SpaceAid is UN-SPIDER’s framework to facilitate fast and efficient access to space-based information in case of disasters for countries, international and regional organizations. This includes all types of information provided by earth observation satellites, communication satellites and global navigation satellite systems. SpaceAid support can be accessed by the UN-SPIDER National Focal Points (NFP), UN-SPIDER Regional Support Offices (RSO) and UN organizations. Government agencies, major international and regional organizations will also have access to SpaceAid as procedures develop.

Users can request the support through a hotline via telephone, e-mail or fax. A central coordination unit coordinates and follows-up on all requests. This framework is operational on a 24 hours a day/7 days a week basis in order to respond timely to a disaster.

Through its SpaceAid Framework, UNOOSA continues to be the main contributor to ensuring access and use of space-based information to support emergency response, especially in developing countries.

UN-SPIDER closing the gap

Strengthening national institutions and national response mechanisms is therefore part of UN-SPIDER’s mandate. User feedback underlines the need to develop and reinforce a national system for risk and disaster management and also to promote preventive measures. Furthermore, insufficient human resources in terms of qualified national experts to work with space-based information, or simply lack of awareness about the potential benefits of space-based information for disaster management can be a problem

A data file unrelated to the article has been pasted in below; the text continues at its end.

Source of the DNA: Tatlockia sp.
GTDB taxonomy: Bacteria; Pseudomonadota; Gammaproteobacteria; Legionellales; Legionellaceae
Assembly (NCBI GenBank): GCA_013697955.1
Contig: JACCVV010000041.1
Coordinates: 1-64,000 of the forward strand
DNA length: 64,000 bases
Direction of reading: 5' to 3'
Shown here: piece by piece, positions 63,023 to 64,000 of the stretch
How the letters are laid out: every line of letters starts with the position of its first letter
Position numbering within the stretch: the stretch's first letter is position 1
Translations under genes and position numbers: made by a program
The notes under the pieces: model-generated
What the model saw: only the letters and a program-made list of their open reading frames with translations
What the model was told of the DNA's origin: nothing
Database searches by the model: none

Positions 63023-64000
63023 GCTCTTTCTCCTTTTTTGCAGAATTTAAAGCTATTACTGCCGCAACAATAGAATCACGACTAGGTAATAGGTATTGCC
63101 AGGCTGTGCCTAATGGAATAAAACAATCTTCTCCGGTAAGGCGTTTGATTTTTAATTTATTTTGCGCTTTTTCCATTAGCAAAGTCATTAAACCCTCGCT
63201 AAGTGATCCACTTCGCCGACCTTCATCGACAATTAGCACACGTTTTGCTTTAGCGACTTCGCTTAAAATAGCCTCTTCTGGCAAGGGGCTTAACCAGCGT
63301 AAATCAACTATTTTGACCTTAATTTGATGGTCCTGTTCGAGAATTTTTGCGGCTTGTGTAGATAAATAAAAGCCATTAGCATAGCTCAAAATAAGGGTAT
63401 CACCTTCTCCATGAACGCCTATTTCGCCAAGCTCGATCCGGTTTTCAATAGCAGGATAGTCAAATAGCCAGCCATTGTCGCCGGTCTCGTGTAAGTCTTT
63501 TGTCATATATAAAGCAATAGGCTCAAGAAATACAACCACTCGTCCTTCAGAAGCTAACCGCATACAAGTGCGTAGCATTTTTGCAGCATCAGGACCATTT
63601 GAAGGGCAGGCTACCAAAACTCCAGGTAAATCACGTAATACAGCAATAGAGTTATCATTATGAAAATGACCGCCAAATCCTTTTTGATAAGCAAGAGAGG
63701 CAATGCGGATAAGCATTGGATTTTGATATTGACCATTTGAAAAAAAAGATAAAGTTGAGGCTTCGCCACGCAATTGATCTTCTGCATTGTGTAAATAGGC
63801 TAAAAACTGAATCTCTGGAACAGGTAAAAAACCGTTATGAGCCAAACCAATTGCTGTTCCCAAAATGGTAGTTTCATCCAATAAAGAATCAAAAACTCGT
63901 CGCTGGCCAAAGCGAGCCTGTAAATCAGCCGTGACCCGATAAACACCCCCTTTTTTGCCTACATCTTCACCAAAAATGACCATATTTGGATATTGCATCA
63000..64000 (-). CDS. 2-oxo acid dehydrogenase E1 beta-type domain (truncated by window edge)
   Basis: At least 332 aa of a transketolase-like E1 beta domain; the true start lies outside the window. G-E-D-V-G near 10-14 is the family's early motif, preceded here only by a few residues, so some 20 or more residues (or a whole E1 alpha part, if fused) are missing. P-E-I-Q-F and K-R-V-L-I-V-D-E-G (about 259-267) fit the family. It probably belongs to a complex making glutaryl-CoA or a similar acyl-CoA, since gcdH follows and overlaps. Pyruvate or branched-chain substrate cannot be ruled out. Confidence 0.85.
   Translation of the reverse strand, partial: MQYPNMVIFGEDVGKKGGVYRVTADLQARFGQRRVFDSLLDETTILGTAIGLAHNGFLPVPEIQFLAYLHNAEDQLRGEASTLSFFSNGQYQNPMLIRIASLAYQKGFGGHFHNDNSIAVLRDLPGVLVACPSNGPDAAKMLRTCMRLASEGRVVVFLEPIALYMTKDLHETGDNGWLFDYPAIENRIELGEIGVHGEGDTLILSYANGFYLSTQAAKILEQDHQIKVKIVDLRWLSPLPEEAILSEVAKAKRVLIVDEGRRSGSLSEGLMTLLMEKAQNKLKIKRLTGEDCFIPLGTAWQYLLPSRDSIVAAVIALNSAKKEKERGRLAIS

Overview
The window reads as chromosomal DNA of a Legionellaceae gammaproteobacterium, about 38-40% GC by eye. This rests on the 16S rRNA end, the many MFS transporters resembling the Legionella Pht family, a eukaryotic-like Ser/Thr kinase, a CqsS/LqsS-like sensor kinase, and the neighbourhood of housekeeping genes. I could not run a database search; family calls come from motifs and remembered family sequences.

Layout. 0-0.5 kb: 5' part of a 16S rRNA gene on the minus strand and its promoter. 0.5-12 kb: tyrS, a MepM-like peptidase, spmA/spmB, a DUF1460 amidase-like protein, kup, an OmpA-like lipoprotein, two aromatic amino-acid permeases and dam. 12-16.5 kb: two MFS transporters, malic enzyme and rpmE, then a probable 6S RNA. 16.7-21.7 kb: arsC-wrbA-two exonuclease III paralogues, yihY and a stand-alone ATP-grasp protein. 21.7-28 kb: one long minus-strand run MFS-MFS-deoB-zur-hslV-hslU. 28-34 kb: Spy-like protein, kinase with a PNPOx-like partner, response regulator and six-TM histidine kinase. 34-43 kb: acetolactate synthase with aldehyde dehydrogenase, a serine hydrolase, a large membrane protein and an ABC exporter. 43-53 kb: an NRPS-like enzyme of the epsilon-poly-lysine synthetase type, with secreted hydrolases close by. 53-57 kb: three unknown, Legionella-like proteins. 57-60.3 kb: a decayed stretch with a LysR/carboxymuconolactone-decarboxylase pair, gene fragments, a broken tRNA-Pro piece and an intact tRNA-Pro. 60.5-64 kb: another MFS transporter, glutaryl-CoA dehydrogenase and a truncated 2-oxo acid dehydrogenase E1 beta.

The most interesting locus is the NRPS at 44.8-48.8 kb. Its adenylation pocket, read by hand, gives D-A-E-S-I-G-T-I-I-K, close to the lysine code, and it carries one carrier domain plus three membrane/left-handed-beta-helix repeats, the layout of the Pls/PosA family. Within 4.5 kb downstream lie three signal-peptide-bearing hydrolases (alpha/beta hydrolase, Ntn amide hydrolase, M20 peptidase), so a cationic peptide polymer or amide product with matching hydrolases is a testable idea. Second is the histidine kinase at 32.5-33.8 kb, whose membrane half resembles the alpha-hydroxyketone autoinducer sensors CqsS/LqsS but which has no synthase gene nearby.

UN-SPIDER tries to close these gaps with various means, one of them being Technical Advisory Missions that are being conducted to an increasing number of countries, including the one to Haiti in March 2010. During these missions, UN-SPIDER, together with experts from varying countries and institutions, visits national disaster management authorities and organizations involved in this topic in order to assess their capacities to access and use space-based information. These Technical Advisory Missions generate analyses with recommendations for followup actions, as well as recommendations for policies on disaster management issues and for strengthening capacity-building measures in the country. At the same time, raising awareness at the national level and during conferences and workshops, as well as providing support for capacity-building activities are part of UN-SPIDER’s main activities. The objective of these efforts is to ensure that countries recognize the value of all types of space-based information, and therefore will access it to reduce the impacts of disasters and to respond more efficiently in case of such disasters through improved use of this type of information. Furthermore, the SPIDER Global Thematic Partnership serves as a forum to facilitate networking among the global community of practitioners involved in space-based information and services to support disaster risk management. It was launched to facilitate access to space-based information for disaster reduction, in line with efforts conducted by ISDR, in particular to support national and regional platforms in their activities regarding disaster risk reduction. Last but not least, the Knowledge Portal provides a virtual platform for information sharing, communication, and process support. It offers orientation to all users and provides updates on the latest UNSPIDER activities. It is accessible at www.un-spider.org and you are cordially invited to visit and register as a user.
-UN-SPIDER Team